DWITE Online Computer Programming Contest
March 2010
Problem 5
Weak Passwords

In secure authentication, one does not necessary need to provide their password, they just need to prove that they know their own password. The subtle difference allows one to store just an encoded hash of a password. That way the actual (plaintext) password is never stored, making the system more secure, as the real password is never written down and can't be stolen, should a system be compromised...

The input file DATA5.txt will contain 5 lines, integers 0 <= N <= 1,000,000 the hash stored in place of the password

The output file OUT5.txt will contain 5 lines, each a 4 character long password that generate the corresponding input hashes.

Assume that all passwords are four characters long and are made up of capital letters only.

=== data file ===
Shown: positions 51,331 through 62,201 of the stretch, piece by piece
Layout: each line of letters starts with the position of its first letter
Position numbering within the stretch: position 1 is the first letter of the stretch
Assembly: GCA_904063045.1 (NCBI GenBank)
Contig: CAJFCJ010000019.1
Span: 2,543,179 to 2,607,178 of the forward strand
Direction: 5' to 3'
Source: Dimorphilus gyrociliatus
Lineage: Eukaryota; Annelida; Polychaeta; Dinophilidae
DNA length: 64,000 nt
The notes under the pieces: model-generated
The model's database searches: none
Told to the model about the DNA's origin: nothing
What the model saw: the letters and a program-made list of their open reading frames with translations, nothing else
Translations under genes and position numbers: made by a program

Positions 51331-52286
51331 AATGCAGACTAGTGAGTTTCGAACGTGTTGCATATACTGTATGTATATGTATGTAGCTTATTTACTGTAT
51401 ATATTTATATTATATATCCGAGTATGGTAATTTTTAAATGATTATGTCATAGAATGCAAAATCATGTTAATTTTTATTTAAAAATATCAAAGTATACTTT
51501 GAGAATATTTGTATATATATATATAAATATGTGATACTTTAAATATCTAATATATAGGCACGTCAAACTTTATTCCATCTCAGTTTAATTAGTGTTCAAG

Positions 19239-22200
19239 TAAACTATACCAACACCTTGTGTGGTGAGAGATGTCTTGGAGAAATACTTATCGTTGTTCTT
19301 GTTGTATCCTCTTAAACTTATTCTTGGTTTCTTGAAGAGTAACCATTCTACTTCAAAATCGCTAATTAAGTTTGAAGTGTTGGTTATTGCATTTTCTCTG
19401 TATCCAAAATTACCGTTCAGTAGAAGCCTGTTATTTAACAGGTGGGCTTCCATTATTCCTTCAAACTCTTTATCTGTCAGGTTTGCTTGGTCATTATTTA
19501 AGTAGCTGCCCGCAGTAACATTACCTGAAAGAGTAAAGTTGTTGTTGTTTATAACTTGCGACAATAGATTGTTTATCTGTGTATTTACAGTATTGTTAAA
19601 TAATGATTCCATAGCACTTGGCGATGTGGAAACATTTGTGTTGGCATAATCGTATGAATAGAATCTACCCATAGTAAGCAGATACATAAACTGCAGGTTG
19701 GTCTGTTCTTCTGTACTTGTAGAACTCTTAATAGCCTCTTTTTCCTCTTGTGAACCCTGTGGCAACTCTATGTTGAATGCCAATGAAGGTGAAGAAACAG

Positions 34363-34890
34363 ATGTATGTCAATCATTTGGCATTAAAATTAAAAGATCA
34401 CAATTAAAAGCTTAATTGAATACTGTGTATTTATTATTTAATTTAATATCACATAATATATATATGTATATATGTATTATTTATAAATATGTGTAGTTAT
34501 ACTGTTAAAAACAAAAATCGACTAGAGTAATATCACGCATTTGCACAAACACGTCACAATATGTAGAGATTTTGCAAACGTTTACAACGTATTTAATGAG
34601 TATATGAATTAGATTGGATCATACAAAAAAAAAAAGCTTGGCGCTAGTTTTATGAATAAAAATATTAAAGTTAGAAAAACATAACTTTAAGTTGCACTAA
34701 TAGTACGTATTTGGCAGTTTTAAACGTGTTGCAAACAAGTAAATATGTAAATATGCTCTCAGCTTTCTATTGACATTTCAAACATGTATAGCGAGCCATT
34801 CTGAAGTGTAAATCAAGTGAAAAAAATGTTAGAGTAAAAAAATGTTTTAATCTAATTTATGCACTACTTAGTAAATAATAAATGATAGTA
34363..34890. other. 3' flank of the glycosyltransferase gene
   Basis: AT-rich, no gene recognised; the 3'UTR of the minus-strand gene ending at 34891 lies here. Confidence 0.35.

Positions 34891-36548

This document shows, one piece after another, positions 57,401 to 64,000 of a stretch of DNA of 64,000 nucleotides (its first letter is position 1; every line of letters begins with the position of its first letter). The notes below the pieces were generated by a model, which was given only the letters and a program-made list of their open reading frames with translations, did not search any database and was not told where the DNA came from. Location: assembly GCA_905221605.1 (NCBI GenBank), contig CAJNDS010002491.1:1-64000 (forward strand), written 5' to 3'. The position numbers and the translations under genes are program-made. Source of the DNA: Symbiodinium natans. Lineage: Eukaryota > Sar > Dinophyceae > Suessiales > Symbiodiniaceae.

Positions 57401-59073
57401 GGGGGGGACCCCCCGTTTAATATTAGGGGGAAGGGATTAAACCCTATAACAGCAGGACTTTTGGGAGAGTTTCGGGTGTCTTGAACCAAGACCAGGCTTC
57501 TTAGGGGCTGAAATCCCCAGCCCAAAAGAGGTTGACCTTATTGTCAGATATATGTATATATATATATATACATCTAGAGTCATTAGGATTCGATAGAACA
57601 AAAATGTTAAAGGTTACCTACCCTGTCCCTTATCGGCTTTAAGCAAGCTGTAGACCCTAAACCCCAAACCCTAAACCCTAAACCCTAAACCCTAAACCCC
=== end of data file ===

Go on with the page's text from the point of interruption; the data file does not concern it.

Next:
A hash is calculated as follows. Given a password P, made up of four letters a1, a2, a3, a4; each letter is turned into its ASCII value, where A = 65 and Z = 90 -- n1, n2, n3, n4. Let k = n1*106 + n2*104 + n3*102 + n4. Let m = n1*11 + n2*101 + n3*1009 + n4*10007. Then hash(P) = k mod m

For example: given a password P = "TONY", there are four letters a1 = T, a2 = O, a3 = N, a4 = Y; and mapped to ASCII n1 = 84, n2 = 79, n3 = 78, n4 = 89. Then k = 84797889. And m = 84*11 + 79*101 + 78*1009 + 89*10007 = 978228. So hash(TONY) = 84797889 % 978228 = 670281

Note: Be aware of time constrains. Also, there are cases where multiple passwords result in the same hash. Those hashes are not a part of the test cases.

Sample Input (first three shown):
670281
603131
464132
		        
Sample Output (first three shown):
TONY
DWTE
PASS